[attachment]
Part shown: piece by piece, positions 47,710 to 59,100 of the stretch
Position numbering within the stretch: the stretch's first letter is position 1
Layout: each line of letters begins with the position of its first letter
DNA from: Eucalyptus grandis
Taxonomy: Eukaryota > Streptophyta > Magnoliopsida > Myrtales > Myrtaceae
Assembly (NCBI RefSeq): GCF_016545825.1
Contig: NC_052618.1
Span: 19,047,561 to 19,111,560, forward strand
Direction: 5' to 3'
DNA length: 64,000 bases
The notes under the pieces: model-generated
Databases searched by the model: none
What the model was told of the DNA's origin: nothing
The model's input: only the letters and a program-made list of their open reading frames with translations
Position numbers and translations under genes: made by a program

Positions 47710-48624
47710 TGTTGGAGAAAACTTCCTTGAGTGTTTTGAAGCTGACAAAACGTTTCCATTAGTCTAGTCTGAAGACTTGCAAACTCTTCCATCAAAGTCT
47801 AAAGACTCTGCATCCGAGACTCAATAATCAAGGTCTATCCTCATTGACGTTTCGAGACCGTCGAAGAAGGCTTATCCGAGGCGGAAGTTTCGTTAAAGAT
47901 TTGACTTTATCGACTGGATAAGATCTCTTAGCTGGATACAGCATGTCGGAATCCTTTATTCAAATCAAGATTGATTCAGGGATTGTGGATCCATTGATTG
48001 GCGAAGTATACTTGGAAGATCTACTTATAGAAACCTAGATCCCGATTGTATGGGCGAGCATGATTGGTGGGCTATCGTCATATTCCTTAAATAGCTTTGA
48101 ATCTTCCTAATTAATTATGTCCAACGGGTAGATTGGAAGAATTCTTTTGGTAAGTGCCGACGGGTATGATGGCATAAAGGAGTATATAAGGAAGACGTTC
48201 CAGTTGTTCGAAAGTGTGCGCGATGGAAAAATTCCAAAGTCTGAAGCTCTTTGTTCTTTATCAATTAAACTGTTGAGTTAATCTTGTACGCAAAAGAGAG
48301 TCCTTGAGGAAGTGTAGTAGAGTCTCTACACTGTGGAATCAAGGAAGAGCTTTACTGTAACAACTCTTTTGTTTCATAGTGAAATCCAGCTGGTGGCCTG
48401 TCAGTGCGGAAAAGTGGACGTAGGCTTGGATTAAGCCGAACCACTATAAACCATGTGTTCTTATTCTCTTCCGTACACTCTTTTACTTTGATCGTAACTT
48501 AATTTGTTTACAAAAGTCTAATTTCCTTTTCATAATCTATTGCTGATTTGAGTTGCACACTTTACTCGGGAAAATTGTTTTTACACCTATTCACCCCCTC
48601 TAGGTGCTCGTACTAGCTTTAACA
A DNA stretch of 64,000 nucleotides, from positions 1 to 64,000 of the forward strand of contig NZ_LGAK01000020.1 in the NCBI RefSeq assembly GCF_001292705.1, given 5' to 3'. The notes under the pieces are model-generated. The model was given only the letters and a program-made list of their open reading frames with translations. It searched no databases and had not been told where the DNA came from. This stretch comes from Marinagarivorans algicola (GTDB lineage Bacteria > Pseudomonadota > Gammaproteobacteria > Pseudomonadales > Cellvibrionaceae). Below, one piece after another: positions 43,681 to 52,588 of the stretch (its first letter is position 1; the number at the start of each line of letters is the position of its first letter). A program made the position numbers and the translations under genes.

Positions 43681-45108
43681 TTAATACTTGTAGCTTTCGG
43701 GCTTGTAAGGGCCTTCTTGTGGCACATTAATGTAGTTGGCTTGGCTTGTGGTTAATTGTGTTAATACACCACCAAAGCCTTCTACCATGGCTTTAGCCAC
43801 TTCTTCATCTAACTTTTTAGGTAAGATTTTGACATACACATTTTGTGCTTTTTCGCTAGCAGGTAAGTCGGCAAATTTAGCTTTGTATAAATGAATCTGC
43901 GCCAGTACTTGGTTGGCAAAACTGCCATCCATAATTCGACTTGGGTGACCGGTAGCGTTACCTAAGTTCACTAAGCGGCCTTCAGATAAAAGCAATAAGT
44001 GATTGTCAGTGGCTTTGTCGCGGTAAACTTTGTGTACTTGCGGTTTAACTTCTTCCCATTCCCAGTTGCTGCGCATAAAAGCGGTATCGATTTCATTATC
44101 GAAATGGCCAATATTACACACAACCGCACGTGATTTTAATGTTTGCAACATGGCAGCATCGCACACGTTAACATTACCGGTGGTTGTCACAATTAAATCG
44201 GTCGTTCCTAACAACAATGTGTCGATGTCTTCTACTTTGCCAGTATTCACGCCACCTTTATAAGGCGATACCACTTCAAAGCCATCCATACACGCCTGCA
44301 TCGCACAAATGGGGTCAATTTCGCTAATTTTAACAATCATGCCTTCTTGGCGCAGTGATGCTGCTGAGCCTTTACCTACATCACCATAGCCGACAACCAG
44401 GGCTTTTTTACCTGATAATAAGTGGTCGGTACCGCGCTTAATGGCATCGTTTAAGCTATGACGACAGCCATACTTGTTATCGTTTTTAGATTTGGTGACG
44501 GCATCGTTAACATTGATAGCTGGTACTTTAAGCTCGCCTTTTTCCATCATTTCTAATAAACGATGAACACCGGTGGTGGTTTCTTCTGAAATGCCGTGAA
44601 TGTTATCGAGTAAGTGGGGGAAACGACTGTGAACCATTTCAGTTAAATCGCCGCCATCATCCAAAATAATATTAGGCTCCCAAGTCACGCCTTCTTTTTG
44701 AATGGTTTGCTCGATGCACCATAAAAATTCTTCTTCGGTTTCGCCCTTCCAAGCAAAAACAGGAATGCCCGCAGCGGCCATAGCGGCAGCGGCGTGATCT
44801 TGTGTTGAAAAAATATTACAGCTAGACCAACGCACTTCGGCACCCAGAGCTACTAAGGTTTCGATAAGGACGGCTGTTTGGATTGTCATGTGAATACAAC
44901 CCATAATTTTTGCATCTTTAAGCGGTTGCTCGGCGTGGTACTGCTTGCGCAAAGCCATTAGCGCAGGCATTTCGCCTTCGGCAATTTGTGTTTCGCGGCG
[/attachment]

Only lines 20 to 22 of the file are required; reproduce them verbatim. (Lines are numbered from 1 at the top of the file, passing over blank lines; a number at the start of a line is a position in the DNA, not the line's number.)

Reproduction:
48001 GCGAAGTATACTTGGAAGATCTACTTATAGAAACCTAGATCCCGATTGTATGGGCGAGCATGATTGGTGGGCTATCGTCATATTCCTTAAATAGCTTTGA
48101 ATCTTCCTAATTAATTATGTCCAACGGGTAGATTGGAAGAATTCTTTTGGTAAGTGCCGACGGGTATGATGGCATAAAGGAGTATATAAGGAAGACGTTC
48201 CAGTTGTTCGAAAGTGTGCGCGATGGAAAAATTCCAAAGTCTGAAGCTCTTTGTTCTTTATCAATTAAACTGTTGAGTTAATCTTGTACGCAAAAGAGAG